Hello all! Last week’s game was Dishonored, a game with near-perfect level design and a commitment to its world that you don’t often see. It’s one of my favorites.
This week’s game is also a game I love, even though I readily admit it’s not really that good.
Castlevania Judgment is the sole Nintendo Wii entry in the long running Dracula-whipping simulator series. Here, though, instead of playing in the familiar Metroid-style, Judgment is a one-on-one fighter, set in three-dimensional areas. If you’ve played Power Stone on Dreamcast or the hysterically awful Marvel Nemesis: Rise of the Imperfects, you’ll be familiar with this style of play. If you haven’t, Judgment is a fighter that lets you free roam inside an arena rather than confine your movements to two dimensions. Fighting is simplistic compared to something like Guilty Gear or Street Fighter; it’s a pick-up-and-play kind of game, devoid of super long combos and move memorization. Instead, you have a couple of attack buttons, a block, a jump, and supers are launched by pressing just one button.
Being a Castlevania title, Judgment features a healthy selection of characters spanning the entire series, from the first entry’s Simon Belmont, to Alucard from Symphony of the Night, to Shanoa from Order of Ecclesia, which was the most recent ‘Vania title at the time. If you’re not familiar with the series, Judgment won’t help you learn about them; as is the case with most fighting games, the plot is threadbare at best, involving a time traveling character who brings characters from different eras to blah blah blah. It’s not important, and even the game itself doesn’t seem to think so, either. Nevertheless, one could still have fun with the game without knowing the ins and outs of Castlevania (not that it’s super complicated, anyway—all these characters fight Dracula. You’re up to speed).
Judgment isn’t a complicated game, and it’s sort of wonky—the fighting engine certainly works, and each character feels different enough to warrant at least some experimentation. But one hits a wall pretty early in Judgment; a couple of hours with it, and you’ll see everything it has to offer. And once you master the fighting engine, you’ll be unbeatable even on the hardest difficulty. In short...it’s not all that good, if you were to sit down and really dissect and review it. But I still think it’s fun.
I’m a fan of Castlevania. Not a rabid one, but I like the series. Judgment, while certainly enjoyable by a non-Castlevania fan, is chock-full of references, music, and environments from the entire series. Characters play like they should, if that makes any sense—Simon Belmont is a kind of all around brute-force character, while Grant crawls around and throws spinning blades at foes (Grant in this game looks like Voldo from SoulCalibur and sounds like Bruce Campbell and is basically The Best). Dracula is a slow moving tank, and so on. Most of the characters don’t really look like who they’re supposed to be (more on that in a bit), but they certainly feel like them, and that’s quite an accomplishment for a kind of low-key, clunky game. It’s all very fan-servicey, which is great—while, again, I maintain that the game is kind of fun without prior knowledge of Castlevania, I feel like one would certainly get more mileage out of it knowing the series, at least a bit.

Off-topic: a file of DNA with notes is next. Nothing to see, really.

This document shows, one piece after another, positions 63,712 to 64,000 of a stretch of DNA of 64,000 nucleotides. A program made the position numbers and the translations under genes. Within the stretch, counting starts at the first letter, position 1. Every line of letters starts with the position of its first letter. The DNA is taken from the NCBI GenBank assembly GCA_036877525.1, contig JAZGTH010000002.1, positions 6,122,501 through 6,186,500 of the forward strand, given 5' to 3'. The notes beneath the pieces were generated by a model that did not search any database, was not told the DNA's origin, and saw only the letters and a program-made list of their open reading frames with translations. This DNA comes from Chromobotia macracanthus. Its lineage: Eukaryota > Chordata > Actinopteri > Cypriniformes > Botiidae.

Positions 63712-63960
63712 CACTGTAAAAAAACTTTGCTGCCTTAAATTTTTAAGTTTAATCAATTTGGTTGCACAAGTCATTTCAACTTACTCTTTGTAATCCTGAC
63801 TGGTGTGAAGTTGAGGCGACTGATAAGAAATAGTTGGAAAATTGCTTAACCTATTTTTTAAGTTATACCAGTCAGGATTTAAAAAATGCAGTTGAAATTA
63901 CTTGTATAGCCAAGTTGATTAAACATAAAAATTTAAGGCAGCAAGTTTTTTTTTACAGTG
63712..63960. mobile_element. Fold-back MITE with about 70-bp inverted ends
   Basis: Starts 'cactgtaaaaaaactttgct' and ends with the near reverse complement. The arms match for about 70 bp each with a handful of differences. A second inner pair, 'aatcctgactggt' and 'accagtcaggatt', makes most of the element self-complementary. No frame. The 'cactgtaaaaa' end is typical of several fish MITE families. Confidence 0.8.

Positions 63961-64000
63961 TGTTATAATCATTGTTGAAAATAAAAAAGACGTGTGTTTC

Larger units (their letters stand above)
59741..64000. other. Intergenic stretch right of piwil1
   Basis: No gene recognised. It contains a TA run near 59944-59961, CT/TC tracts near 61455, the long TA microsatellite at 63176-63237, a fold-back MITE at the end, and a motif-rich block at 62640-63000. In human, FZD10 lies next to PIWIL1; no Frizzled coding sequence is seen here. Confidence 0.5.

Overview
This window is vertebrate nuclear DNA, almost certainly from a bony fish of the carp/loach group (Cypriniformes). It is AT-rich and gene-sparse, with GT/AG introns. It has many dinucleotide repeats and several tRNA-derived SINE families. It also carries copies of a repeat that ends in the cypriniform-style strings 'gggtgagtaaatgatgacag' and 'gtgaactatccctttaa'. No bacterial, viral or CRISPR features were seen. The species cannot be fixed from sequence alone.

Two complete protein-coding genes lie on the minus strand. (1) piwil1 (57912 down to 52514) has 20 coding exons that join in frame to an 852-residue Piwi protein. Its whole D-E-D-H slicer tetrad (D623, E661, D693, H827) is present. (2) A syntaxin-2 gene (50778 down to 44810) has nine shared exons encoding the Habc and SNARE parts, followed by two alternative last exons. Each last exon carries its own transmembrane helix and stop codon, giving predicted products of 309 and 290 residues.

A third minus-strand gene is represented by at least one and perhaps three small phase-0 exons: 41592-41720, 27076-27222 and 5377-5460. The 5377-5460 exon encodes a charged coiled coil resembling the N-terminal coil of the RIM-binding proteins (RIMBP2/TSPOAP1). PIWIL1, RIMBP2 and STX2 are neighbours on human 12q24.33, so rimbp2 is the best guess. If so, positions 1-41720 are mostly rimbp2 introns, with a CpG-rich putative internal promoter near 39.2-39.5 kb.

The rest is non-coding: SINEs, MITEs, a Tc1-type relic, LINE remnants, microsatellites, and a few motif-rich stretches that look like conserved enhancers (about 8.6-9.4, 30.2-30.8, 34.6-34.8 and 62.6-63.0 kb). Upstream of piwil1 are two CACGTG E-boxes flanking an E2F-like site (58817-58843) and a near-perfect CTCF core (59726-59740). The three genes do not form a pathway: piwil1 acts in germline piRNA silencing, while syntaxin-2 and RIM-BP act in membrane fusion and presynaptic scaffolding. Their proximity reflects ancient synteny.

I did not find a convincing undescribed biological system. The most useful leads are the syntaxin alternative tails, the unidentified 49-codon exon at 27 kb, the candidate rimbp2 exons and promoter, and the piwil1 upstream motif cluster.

All the fan service and stuff ties into the game’s heart. I have a weird soft spot for clunky, wonky games that made a clear effort—it’s why I like games like Dark Void and Murdered: Soul Suspect. Games like them aren’t the best things in the world, but the effort on the developers’ side is obvious. Those games have heart. Judgment does, too, with its great selection of characters (they didn’t overload the game with Belmonts), music (heavy remixes of classic ‘Vania tunes that retain their spirit), and just the overall feel of it all. Rather than just throw Castlevania characters into a random fighter, the devs tried to make something kind of fun. That’s where my thought process on this game comes from; it’s not really good, but I love it. That, right there, is subjectivity for you; something you think is terrible might be something I love, and vice versa.
Judgment’s art style bugs me, though. Takeshi Obata is the head artist for the game; he’s the artist behind Death Note, which you should go watch again. His style works for Death Note, but not so much here, as every character looks...odd. For example, despite knowing Castlevania, I had absolutely no clue who was on the cover of this game until I bought it and played a match. “Oh, it’s Simon, I guess,” I remember saying. I mean what even is that costume he’s wearing? Things don’t fare much better for the rest of the cast, either, save for Grant (Grant is awesome). Everything looks derivative, as if it should be a forgettable anime.
If you were to tell me that Castlevania Judgment wasn’t good, I’d probably agree with you. But I think it’s still fun, and isn’t that really what matters? It’s not Game of the Century, and I don’t exactly put Smash Bros. kinds of hours into it, but hey, it’s a riot and I like it.
Thanks always for reading this possibly too-long series of goofy, rambling articles. I have Twitter and I like talking to people, so follow me!
Next week brings us time manipulation and 2 hours of live action cutscenes featuring Iceman and Littlefinger. Not quite the Xbox One’s “killer app,” but still something unique.